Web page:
The Buzz

ISIS in Indonesia: A Warning Shot Across ASEAN's Bow

When four Islamic State militants carried out a series of bombings and shootings in the heart of Jakarta on January 14, they demonstrated the threat Abu Bakr al-Baghdadi’s 'caliphate' poses to Southeast Asia. In the event, the quick, effective response of Indonesia’s security forces limited the impact of what could have been a much more destructive attack. This highlighted both Indonesia’s experience in dealing with terrorist groups, and how much ground ISIS still has to cover if it wants to replicate in ASEAN members its affiliates' impact in Egypt and Libya. Every ASEAN member can take measures to limit ISIS expansion and consolidation, but divergent approaches to Islamist militancy means some of these countries are better equipped to counter radicalism than others.

Indonesia has been fighting jihadism within its own borders since the early 2000s. After the Bali nightclub bombing that killed 202 people in October 2002, the government cracked down on Al-Qaeda-linked Jemaah Islamiyah (JI) and succeeded in arresting or killing most of its top leadership, although splinter groups such as the Jemaah Ansharut Tauhid (JAT) and Jemaah Ansyarusy Syariah (JAS) are still operational. In response to the Bali bombings, Indonesia began developing a multifaceted counterterrorism strategy, taking a holistic view of radicalism and resisting the temptation to make the extremist problem a purely military one. Counter-radicalization programs were developed to dissuade those considering jihad and to help reintegrate those arrested and sentenced to prison. Even so, President Joko Widodo has pushed to revise Indonesia’s anti-terrorism statutes since the Jakarta attacks. As it stands now, the approximately 500 Indonesians who have travelled to join ISIS have not broken any laws in doing so.

In many ways, the efforts of Muslim-majority ASEAN states such as Indonesia and Malaysia reflect wider challenges facing the Islamic world, where moderate voices and political leaders are working to define a mainstream narrative that undercuts radicalism’s appeal to the disaffected and the marginalized. Kuala Lumpur has invested heavily in this type of outreach, focusing on Prime Minister Najib Razak’s Global Movement of Moderates (GMM) approach. The Malaysian government and the GMM Foundation have followed up on Najib’s propositions by, among other measures, convening an international group of Shia and Sunni theologians to articulate an alternative vision of an 'Islamic State' and sponsoring (with Google) a content workshop on countering extremist narratives. As one of more than sixty countries in the U.S.-led coalition against Islamic State, Malaysia is engaged in counter-messaging operations alongside the United States, United Kingdom and United Arab Emirates (UAE). Discrediting ISIS at home and abroad is an increasing focus for Malaysian authorities, with thousands of Malaysians reportedly sympathizing with the group, and two Malaysian ISIS fighters killing over 30 people in suicide attacks in Iraq and Syria.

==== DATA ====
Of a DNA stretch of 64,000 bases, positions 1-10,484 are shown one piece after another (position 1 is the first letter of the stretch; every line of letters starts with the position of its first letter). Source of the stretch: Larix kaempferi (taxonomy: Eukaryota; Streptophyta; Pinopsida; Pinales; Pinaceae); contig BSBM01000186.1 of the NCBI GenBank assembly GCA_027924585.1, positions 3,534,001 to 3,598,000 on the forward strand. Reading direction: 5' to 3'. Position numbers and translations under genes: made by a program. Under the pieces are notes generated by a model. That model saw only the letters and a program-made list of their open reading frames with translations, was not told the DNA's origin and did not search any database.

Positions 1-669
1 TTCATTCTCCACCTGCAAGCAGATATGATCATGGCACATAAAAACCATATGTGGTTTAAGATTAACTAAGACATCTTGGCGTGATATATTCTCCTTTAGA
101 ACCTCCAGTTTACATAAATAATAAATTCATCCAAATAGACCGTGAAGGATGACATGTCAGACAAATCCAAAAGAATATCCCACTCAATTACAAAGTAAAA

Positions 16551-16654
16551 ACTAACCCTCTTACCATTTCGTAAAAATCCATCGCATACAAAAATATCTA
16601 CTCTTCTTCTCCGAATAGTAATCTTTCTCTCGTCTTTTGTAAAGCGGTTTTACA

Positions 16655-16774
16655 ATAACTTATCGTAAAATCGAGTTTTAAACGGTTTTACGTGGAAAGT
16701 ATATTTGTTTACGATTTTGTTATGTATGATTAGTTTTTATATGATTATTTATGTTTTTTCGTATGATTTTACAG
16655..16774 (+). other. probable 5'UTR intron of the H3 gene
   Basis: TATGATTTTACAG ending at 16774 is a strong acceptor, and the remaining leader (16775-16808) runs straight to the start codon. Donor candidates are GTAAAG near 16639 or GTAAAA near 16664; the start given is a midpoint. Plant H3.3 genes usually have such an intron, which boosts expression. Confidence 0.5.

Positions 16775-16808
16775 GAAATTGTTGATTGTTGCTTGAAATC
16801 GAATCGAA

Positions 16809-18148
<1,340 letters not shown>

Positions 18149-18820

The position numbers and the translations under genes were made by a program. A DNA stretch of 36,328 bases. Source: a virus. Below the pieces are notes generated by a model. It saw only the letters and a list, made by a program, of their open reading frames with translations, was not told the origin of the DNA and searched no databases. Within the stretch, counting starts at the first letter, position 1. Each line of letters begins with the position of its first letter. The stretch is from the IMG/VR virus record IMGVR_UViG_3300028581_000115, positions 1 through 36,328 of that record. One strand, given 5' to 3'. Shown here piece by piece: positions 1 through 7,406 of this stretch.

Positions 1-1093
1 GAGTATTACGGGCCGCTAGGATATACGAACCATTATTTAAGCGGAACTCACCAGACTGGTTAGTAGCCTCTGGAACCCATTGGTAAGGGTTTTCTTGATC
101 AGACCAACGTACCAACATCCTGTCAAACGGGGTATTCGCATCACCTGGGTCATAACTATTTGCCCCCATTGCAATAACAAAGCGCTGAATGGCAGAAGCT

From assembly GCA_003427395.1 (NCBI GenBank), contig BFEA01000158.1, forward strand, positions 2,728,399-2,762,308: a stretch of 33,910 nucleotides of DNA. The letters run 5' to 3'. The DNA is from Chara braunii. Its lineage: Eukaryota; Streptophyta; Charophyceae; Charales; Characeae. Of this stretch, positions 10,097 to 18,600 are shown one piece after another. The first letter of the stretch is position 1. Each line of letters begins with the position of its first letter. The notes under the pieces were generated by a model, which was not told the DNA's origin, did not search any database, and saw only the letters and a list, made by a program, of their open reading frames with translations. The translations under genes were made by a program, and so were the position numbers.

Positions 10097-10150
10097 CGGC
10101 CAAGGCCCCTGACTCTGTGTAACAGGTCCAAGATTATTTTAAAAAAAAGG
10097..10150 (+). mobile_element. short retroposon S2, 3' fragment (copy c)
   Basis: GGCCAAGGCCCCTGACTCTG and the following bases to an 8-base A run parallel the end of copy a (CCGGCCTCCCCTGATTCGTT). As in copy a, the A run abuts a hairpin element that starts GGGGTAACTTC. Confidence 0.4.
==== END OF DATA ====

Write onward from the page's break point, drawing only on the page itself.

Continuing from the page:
In other states, such as Thailand and the Philippines, Islamist movements are wrapped up in wider issues of minority rights. The Muslim and ethnically Malay population of Thailand’s southernmost provinces has agitated against the Buddhist central government since the mid-twentieth century, although the insurgency kicked into high gear in 2004. In the Catholic-dominated Philippines, the Mindanao island region and its Muslim majority have hosted separatist movements since the 1970s. Even though the Moro Islamic Liberation Front (MILF) finalized a peace treaty with the government in 2014, at least one leader in the overtly jihadist and transnationally-minded Abu Sayyaf group officially declared allegiance to ISIS later that same year.

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